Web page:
The biggest change in the fishing this week was the July 1 start of the commercial bass season. All of a sudden it looked
like the charter business was picking up, but only because a lot of guys started using up their tags. Normally they don’t
start doing that until late summer or fall, but these aren’t normal times.
Both the bass fishing and fluke fishing are up and down. You can always catch lots of short fluke, but catching
something to eat is a different matter. One day it’s good and the next it’s not, but there are some real nice fish around
when you do find them. Bass fishing is similar in that one day it’s a lot of shorts and you have to scratch for some
keepers and the next day there are plenty of keepers.
Some guys have started using the porgies, but that’s not a sure answer. If you use legal porgies, it takes a pretty nice size
bass to be able to eat it, and there are not that many around. Of course you could use short baits, but “they’re watching”
The “surf sharpies” have been doing pretty good with the big bass. Gary “The Toad” Stephens took a 54.80 pound bass
and Paul “the Skisher” took one of 38 pounds over the weekend.
Getting offshore info is tough because so few offshore charters are being booked, but I have yet to hear of anyone being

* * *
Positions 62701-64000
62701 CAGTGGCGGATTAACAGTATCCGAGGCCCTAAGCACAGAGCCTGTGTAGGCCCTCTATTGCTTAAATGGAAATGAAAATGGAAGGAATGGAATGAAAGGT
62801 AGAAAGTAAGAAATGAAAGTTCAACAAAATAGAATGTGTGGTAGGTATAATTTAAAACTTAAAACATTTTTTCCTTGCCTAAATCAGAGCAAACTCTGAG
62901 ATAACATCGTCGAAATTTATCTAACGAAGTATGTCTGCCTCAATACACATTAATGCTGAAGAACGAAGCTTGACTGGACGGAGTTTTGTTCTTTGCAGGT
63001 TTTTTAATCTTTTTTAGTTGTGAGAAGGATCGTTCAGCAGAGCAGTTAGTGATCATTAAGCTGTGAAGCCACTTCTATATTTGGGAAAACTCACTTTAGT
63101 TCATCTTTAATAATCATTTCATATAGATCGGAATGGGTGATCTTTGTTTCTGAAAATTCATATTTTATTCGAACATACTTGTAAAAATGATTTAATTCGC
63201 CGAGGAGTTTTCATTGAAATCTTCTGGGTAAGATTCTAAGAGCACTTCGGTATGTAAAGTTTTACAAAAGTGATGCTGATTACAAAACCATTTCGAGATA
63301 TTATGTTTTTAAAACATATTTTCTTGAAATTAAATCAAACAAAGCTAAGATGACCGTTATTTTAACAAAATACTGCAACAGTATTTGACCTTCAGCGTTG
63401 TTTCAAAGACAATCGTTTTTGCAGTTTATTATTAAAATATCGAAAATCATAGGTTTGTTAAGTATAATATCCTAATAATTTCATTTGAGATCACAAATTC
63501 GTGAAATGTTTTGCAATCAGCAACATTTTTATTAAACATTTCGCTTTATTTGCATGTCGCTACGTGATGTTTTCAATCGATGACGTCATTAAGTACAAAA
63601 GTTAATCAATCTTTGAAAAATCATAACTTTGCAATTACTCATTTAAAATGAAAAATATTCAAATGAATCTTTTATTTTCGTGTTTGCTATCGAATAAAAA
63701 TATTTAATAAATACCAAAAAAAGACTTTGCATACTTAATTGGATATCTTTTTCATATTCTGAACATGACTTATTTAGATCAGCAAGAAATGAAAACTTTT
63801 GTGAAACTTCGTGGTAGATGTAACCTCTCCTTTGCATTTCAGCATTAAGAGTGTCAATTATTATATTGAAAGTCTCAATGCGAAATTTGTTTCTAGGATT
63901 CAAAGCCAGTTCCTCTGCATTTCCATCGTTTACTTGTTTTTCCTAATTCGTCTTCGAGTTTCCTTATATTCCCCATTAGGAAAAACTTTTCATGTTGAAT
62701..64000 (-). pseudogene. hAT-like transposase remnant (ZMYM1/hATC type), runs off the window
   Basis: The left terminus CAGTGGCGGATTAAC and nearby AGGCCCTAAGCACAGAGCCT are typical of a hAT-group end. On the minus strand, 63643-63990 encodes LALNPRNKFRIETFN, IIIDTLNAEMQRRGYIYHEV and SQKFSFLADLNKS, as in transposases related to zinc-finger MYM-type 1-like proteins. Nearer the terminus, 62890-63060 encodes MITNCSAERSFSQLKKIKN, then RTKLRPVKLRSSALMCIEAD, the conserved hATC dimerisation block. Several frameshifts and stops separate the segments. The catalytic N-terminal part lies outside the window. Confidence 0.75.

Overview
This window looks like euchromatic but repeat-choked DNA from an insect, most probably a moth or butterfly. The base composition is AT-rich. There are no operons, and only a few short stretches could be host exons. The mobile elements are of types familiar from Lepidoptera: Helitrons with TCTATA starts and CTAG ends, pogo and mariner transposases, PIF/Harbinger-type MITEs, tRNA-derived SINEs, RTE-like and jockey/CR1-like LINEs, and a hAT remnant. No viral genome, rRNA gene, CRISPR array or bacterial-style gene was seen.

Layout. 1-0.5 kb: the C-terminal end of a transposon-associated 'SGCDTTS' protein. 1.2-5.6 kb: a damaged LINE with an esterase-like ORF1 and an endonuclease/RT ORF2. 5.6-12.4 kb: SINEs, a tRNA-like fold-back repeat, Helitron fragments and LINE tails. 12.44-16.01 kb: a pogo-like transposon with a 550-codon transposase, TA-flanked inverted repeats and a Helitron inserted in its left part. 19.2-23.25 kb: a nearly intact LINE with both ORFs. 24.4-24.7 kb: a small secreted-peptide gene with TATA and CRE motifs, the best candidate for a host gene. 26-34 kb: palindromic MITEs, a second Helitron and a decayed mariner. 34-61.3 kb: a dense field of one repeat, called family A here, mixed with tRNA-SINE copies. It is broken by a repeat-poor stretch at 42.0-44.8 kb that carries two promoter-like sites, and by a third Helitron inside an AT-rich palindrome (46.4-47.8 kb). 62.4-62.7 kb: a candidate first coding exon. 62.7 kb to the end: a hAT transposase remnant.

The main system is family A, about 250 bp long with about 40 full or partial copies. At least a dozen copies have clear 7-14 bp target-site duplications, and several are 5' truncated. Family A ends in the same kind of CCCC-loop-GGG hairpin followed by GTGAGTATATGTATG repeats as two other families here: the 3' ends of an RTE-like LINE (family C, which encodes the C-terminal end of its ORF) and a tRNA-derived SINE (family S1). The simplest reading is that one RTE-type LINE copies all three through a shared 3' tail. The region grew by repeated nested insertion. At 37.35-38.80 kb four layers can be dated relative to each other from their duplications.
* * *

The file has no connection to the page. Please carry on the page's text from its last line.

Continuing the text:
a “shark dummy” and most are still catching at least a half dozen bluesharks per trip with an occasional mako or thresher
popping up as well.
The MBCA tournament is being held this Saturday and Sunday out of Star Island Yacht Club. This event is non profit,
with the proceeds being passed along to local college students. If you have nothing to do, stop by and buy a tee shirt.
A couple of private boats made the run to the edge over the weekend, with hardly anything to show for it.
From the BLUEFIN IV: The most interesting trip on the this week was on Wednesday. We set out with a father and son,
and a grandfather, son and grandson trip. First, 7 year old Charlie caught a 38 and an 18 lb Striper. Others caught blues
and small bass. We had to drop-off one father son combo because they didn't feel well. We headed back out at 8am and
set out a shark slick about 18 miles from the Point. Soon, Charlie caught a 150 lb Blue Shark ! Austin took the next bite.
After two cartwheeling jumps (one was so near the boat that he threw bluefish pieces all over the bow), we boated a 209
lb MAKO. David, Charlie's father, hooked a 200 lb. Blue Shark. As we were releasing it, Charlie thought he spotted
more sharks, but is was 20 porpoises that hung around while we got ready to go in !!